Old 11-18-2009, 11:51 AM   #7
EricTRA
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Quote:
Originally Posted by mothergoose729 View Post
I have heard some bad things about slackware, mostly that is is incredibly old and using it you can very easily destroy your machine (not hardware, but yeah). I guess other then the fact that slackware doesn't have a package manager, what are the advantages with it over something like gentoo?

Is the support base for slackware very good? Will there be a lot of people to go to for help when I get stuck?
This hurts, even to a newbie Slacker like me And it's all so not true. Probably people who couldn't get it to run or were just to plane lazy to give it a whirl say stuff like that.

I can tell you for a fact that I only started with Slackware a couple of months ago, got most of the stuff running after the install and got PREMIUM support right here at LinuxQuestions.

Before believing 'hear say' from others, why don't you give it a try and see for yourself. Then you can form your own opinion.

Kind regards,

Eric
 
Old 11-18-2009, 12:08 PM   #8
lazlow
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In a way the statement about destroying the machine (assuming you mean break the OS) is correct. In order to have the maximum of control over any system, one must have the ability to break the system. If you want the maximum ability to customize your machine then you have to have this ability. One just comes with the other. That is not a slam on slack, it applies to any OS.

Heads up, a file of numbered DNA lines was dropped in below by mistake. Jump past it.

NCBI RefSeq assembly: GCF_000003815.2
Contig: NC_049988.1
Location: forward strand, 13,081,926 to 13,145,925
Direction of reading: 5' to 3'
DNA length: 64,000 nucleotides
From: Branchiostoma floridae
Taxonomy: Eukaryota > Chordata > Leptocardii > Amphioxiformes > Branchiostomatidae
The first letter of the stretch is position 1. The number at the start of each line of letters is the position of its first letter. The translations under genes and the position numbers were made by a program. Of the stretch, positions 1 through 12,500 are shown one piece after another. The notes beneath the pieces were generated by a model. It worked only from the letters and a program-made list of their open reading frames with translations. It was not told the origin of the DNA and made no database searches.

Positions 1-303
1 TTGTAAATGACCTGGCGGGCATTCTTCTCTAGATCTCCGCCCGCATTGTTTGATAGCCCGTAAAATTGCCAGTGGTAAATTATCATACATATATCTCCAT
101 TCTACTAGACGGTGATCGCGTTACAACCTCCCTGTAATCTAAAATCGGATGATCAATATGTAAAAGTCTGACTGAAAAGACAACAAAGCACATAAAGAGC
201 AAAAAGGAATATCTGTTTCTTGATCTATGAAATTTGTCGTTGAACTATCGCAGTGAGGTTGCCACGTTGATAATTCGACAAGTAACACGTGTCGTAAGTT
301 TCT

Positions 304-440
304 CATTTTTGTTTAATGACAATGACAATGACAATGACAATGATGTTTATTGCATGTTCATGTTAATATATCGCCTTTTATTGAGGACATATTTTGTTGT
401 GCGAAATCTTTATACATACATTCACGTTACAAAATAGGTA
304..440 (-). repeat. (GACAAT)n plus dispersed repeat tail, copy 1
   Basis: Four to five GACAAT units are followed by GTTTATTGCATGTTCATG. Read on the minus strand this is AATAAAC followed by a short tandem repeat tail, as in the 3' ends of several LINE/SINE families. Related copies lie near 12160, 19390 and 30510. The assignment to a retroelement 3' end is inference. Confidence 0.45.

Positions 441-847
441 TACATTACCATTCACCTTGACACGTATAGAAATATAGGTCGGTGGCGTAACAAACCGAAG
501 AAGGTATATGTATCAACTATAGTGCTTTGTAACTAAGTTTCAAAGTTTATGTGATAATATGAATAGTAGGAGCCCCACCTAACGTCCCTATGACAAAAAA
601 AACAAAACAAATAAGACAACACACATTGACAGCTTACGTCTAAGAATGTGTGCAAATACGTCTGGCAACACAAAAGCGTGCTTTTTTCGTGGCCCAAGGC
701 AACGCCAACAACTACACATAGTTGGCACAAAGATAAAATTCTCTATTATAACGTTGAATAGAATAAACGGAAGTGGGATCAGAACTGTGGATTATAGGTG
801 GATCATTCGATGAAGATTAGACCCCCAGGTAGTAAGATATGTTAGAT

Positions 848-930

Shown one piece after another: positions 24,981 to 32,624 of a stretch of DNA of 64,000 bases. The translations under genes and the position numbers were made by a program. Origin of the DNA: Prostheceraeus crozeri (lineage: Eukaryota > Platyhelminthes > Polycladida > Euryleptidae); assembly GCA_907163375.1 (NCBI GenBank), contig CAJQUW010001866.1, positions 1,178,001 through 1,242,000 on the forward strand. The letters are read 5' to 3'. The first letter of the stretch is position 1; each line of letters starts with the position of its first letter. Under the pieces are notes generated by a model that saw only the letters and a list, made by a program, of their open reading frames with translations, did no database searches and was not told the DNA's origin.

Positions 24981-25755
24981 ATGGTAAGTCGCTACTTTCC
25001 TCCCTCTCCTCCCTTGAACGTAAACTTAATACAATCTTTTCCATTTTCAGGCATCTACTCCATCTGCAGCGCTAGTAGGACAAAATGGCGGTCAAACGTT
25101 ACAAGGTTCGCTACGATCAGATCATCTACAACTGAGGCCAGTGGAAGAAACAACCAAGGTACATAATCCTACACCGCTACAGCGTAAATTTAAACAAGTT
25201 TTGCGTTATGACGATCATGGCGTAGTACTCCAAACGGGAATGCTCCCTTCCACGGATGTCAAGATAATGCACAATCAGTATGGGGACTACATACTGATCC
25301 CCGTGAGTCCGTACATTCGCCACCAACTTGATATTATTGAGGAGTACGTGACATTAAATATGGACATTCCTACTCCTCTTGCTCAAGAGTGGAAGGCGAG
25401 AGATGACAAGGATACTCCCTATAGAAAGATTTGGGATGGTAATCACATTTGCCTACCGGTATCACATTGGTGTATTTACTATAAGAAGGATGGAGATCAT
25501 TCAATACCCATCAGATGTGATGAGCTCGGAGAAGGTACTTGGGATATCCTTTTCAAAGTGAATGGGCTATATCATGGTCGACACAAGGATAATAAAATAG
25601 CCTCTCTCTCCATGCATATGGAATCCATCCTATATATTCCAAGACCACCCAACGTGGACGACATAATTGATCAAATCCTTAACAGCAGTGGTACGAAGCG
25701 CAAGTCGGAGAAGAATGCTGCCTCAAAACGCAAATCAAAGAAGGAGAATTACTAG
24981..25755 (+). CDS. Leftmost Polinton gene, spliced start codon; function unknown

The other thing to realize is that you can do this with virtually any distro out there. I use RH based distros (RHEL, Centos, Fedora, etc), with them there is just the extra step of building the rpm and installing it (assuming you do not want to break the package manager) rather than just compiling and installing. While the details of the process are different for deb based distros, the concept is the same.
 
Old 11-18-2009, 12:09 PM   #9
linus72
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Slackware is the most stable OS I have ever used, bar none.

Its smooth and easy to use, IF you take the time to learn about it and how to do things

Actually, running Slackware taught me more about Linux/Ubuntu/Debian than any other distro
ever has.

Think of Slackware as a Base to build on to.
Its really customizable and has so much support here at LQ

Then you got sbopkg, src2pkg, Slackyeu, etc that just makes Slack even better
 
Old 11-18-2009, 01:38 PM   #10
the trooper
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Quote:
Slackware is not old. If you mean by age , then yes it is the oldest maintained [beating Debian by a month?]
That's correct.
Slack is about a month 'older' than Debian.
 
Old 11-18-2009, 06:40 PM   #11
marblesbot
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I am honestly surprised you didn't find what you were looking for with Arch. Slackware and Gentoo would both be nice. Although I don't have experience with Gentoo. Just heard things. I also prefer dependency resolution, but I am lazy. I've got to wonder if you had somebody else install Arch for you.
 
Old 11-18-2009, 09:11 PM   #12
mothergoose729
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Ok, I think I am going to go with slackware. I want to learn a lot about linux and I have heard a lot of people say this distro made them do that. Thanks for the input guys